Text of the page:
FINAL UNTIL TIME EXPIRES TO FILE MOTION FOR REHEARING AND
DISPOSITION THEREOF IF FILED
appeal from the Circuit Court for Bay County. Brantley S.
Thomas, Public Defender, and Joel Arnold, Assistant Public
Defender, Tallahassee, for Appellant.
Jo Bondi, Attorney General, and Quentin Humphrey, Assistant
Attorney General, Tallahassee, for Appellee.
challenges the trial court's order revoking his probation
for two violations: committing the new law violation of
failure to register as a sex offender by failing to register
a cell phone number, and using intoxicants to excess.
Appellant raises several arguments, but we find only two
merit discussion: (1) whether the State presented sufficient
evidence that appellant used the cell phone to the extent
that he was required to register it; and (2) whether the
probation officer's testimony that appellant was
intoxicated during a visit was sufficient to show that he
used intoxicants to excess. We find there was sufficient
evidence on both counts and affirm.
November 2014, appellant pled no contest to the offense of
failure to register as a sex offender, and the court
sentenced him to 60 months' probation. In February 2016,
the State filed an affidavit of violation of probation
alleging that appellant both committed the new law violation
of failure to register as a sex offender and violated the
probation condition that he "not use intoxicants to
hearing, appellant's probation officer testified that she
and a United States marshal conducted a drop-in visit on
appellant. The probation officer testified that upon arrival,
she saw a white cell phone sitting next to appellant. She
"asked him could I see his cell phone, and he handed me
that" white phone. Appellant said "the phone
belonged to his wife and he did not put it in his name
because then he would have to register it." The U.S.
marshal similarly testified that appellant said "the
phone was in his wife's name, and that they did that
purposefully, because if they left it in his wife's name
he would not have to register it."
Additionally, appellant's probation officer testified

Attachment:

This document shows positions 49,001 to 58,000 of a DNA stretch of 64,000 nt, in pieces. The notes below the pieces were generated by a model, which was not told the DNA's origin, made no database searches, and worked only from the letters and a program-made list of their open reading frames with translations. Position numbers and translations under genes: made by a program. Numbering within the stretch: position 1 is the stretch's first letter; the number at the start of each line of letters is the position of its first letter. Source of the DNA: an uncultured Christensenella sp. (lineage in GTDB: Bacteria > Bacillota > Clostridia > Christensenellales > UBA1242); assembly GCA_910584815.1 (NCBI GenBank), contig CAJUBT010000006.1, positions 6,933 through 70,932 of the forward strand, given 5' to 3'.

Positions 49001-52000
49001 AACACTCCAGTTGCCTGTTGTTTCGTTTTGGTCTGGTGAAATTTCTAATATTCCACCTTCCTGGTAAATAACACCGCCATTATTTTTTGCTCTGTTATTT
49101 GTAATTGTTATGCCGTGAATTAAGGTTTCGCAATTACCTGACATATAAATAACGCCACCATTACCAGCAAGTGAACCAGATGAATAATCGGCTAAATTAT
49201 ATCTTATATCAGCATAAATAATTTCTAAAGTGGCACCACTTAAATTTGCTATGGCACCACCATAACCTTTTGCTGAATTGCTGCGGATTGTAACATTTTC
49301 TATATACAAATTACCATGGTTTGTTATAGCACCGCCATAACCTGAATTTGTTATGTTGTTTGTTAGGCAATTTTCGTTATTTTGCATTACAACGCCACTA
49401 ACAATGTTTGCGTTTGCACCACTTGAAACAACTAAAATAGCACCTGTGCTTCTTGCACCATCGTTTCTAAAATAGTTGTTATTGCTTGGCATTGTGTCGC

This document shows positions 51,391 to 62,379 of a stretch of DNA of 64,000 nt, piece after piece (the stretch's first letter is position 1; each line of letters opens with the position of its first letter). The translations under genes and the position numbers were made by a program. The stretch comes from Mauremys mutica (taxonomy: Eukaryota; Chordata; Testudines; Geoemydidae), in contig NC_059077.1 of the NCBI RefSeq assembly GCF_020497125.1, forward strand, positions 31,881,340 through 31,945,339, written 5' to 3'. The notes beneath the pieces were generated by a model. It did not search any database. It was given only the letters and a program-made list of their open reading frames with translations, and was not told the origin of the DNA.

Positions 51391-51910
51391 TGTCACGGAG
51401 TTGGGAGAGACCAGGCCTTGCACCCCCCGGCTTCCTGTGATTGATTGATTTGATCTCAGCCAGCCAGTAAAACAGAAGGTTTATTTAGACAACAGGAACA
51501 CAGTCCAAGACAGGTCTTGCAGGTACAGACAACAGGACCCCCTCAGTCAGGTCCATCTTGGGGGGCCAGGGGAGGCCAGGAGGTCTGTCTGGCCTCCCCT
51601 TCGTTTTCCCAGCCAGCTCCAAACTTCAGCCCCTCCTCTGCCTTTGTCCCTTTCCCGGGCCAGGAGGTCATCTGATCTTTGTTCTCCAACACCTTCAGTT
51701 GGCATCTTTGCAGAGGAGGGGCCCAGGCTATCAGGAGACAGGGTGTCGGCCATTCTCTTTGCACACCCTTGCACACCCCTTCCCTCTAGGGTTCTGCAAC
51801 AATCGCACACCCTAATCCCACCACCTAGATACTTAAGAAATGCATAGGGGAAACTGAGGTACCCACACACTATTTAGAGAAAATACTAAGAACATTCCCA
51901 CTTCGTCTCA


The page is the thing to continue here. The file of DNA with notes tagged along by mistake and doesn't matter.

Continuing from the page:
that appellant seemed intoxicated during the encounter. When
she asked him to produce his identification, he handed her
his credit card. She testified that "[h]is eyes were
glassed over and he was leaning back and forth. He said he
had just drunk a couple of beers." She stated there was
a beer sitting on the ground right next to appellant. There
was also catnip on the couch, and someone had used the cell
phone to conduct a search on the effects of smoking catnip.
wife testified that she had two phones, one of which was the
number that appellant had registered as belonging to him and
the other she used for herself. She testified that on the day
in question, her phone was dead, so she left it on the
charger and took appellant's phone. On cross-examination,
she stated that although she usually left appellant with the
phone that was registered as belonging to him, sometimes they
would swap and he would use her phone. She testified that
appellant would text and call his friends on her phone.
testified the cell phone had been in his hand when he
answered the door because he had been playing a game on it,
and the probation officer immediately asked for it. Appellant
testified he told the officer and the marshal that the phone
belonged to his wife, and he had been drinking and did not
understand their questions. When asked if it was
"unusual" for him to use his wife's phone, he
testified that he "play[ed] the games all the time"
on it. He further testified that when he was at home, his
wife would leave the phone so that she could call him and
wake him up for work. He stated that "sometimes" he
would take the phone to work with him so that he and his wife
could call each other.
conceded that although he claimed the phone found in his
possession belonged to his wife, her name was listed in the
phone's contacts. The number that was listed as belonging
to her was the number that appellant had registered as his
own phone number.
court found that appellant violated the terms of his
probation both by committing the new law violation of failure
to register as a sex offender and by using intoxicants to
excess. The court revoked ...